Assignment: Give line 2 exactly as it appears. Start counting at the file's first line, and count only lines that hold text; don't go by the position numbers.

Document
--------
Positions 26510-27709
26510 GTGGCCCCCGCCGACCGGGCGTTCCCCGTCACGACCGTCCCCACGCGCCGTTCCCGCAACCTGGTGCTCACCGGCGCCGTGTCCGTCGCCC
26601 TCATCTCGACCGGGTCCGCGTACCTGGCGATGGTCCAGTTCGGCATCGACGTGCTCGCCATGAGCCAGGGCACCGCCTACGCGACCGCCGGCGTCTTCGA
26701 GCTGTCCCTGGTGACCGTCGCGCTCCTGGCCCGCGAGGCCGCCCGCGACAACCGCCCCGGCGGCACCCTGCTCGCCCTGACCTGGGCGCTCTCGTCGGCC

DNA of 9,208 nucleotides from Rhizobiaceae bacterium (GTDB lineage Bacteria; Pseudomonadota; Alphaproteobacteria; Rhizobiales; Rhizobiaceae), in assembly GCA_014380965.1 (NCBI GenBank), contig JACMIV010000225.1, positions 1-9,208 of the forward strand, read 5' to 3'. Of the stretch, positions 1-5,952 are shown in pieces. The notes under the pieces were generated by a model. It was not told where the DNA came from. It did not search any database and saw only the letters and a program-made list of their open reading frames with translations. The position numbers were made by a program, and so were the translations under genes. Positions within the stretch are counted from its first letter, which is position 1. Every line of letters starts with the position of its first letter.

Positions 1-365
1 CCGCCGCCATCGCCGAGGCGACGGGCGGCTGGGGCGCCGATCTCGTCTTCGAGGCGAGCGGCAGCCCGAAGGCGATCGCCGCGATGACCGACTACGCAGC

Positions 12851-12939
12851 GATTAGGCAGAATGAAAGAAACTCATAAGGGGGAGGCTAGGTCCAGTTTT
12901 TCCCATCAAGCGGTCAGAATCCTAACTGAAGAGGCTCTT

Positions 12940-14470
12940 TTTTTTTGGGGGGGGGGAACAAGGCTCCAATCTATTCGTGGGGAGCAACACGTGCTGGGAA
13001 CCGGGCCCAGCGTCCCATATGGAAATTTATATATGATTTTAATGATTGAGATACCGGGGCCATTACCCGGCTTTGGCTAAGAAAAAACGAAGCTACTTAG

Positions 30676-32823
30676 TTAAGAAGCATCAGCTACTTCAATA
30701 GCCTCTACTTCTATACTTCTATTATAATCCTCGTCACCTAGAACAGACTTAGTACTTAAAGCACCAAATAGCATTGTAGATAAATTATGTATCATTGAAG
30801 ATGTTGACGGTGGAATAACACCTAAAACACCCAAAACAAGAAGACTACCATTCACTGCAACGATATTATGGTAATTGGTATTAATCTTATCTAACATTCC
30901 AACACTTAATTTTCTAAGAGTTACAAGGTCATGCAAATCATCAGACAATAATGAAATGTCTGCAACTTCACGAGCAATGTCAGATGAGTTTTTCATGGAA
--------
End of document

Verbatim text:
26510 GTGGCCCCCGCCGACCGGGCGTTCCCCGTCACGACCGTCCCCACGCGCCGTTCCCGCAACCTGGTGCTCACCGGCGCCGTGTCCGTCGCCC